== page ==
Feeds

Google: Oracle doctored that 'copied Java code'

'And, by the by, Android wasn't built by Google'

Secure remote control for conventional and virtual desktops

Google has accused Oracle of doctoring the code samples that allegedly prove Mountain View pilfered Oracle's copyrighted Java code in building its Android mobile operating system.

Late last month, as part of its ongoing lawsuit over the use of Java in Android, Oracle waved six pages of Android code at a federal court (see below), claiming they were "directly copied" from copyrighted Oracle code. But, on Wednesday, Google responded with a court filing of its own, and among so many other things, Mountain View said that in submitting the code, Oracle "redacted or deleted...both expressive material and copyright headers." Google called these omissions "significant elements and features."

Oracle Google code comparison

Oracle accuses Google of code lifting (click to enlarge)

In suing Google, Oracle claims both copyright and patent infringement. The six pages of code are meant to buttress the copyright infringement claim. Oracle says Android's class libraries and documentation infringe on its copyrights, and that approximately one-third of Android's API packages are "derivative" of Oracle's copyrighted Java API packages.

In building Android's Dalvik virtual machine, Google used a subset of the Apache Foundation's Project Harmony, an open source project that attempts to duplicate Java SE. When Oracle first waved those six pages of allegedly-copied code, many assumed that they came from Harmony, but according to Apache, this is not the case.

As Groklaw points out, Google's claim that Oracle doctored the code is reminiscent of the infamous SCO v IBM case, when Big Blue told a judge SCO had "edited and rearranged and juxtaposed [two large swathes of code] to give the appearance of similarity when, in fact, no similarity exists".

But even as it claims that Oracle edited the code, Google says that if it did copy Oracle materials, this isn't a problem. Mountain View claims fair use, minimal copying, and independent creation. "The Android Platform...was created independently and without reference to any works protected by the Asserted Copyrights," its filing reads.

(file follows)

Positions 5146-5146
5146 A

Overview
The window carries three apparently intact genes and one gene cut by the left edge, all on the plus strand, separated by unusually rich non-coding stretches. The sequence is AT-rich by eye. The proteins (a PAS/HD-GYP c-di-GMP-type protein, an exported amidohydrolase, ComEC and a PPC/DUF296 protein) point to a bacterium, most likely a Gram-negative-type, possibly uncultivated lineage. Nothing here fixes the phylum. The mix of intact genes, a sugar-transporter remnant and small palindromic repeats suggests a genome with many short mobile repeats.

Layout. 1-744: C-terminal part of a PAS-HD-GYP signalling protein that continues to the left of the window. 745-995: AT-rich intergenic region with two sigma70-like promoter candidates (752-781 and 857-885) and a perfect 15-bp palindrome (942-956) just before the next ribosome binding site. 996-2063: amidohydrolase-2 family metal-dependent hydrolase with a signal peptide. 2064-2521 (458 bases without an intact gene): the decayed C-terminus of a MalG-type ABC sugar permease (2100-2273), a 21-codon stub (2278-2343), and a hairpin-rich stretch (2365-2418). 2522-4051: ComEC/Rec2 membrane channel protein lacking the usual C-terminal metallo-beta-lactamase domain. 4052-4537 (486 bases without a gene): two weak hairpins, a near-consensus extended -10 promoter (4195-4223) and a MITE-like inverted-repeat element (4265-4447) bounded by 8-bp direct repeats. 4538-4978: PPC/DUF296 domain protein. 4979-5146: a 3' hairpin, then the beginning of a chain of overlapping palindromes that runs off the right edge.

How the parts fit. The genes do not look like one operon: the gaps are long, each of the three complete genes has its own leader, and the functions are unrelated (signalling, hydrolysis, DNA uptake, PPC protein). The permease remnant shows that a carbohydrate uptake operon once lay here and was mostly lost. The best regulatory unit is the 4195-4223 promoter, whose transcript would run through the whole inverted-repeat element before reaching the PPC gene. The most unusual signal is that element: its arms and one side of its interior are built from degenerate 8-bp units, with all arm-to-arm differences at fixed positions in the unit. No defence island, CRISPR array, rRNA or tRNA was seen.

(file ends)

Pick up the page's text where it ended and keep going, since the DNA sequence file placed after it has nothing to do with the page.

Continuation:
Top 5 reasons to deploy VMware with Tegile

More from The Register

next story
New 'Cosmos' browser surfs the net by TXT alone
No data plan? No WiFi? No worries ... except sluggish download speed
iOS 8 release: WebGL now runs everywhere. Hurrah for 3D graphics!
HTML 5's pretty neat ... when your browser supports it
Mathematica hits the Web
Wolfram embraces the cloud, promies private cloud cut of its number-cruncher
Mozilla shutters Labs, tells nobody it's been dead for five months
Staffer's blog reveals all as projects languish on GitHub
'People have forgotten just how late the first iPhone arrived ...'
Plus: 'Google's IDEALISM is an injudicious justification for inappropriate biz practices'
SUSE Linux owner Attachmate gobbled by Micro Focus for $2.3bn
Merger will lead to mainframe and COBOL powerhouse
iOS 8 Healthkit gets a bug SO Apple KILLS it. That's real healthcare!
Not fit for purpose on day of launch, says Cupertino
prev story

Whitepapers

Secure remote control for conventional and virtual desktops
Balancing user privacy and privileged access, in accordance with compliance frameworks and legislation. Evaluating any potential remote control choice.
Intelligent flash storage arrays
Tegile Intelligent Storage Arrays with IntelliFlash helps IT boost storage utilization and effciency while delivering unmatched storage savings and performance.
WIN a very cool portable ZX Spectrum
Win a one-off portable Spectrum built by legendary hardware hacker Ben Heck
High Performance for All
While HPC is not new, it has traditionally been seen as a specialist area – is it now geared up to meet more mainstream requirements?
Beginner's guide to SSL certificates
De-mystify the technology involved and give you the information you need to make the best decision when considering your online security options.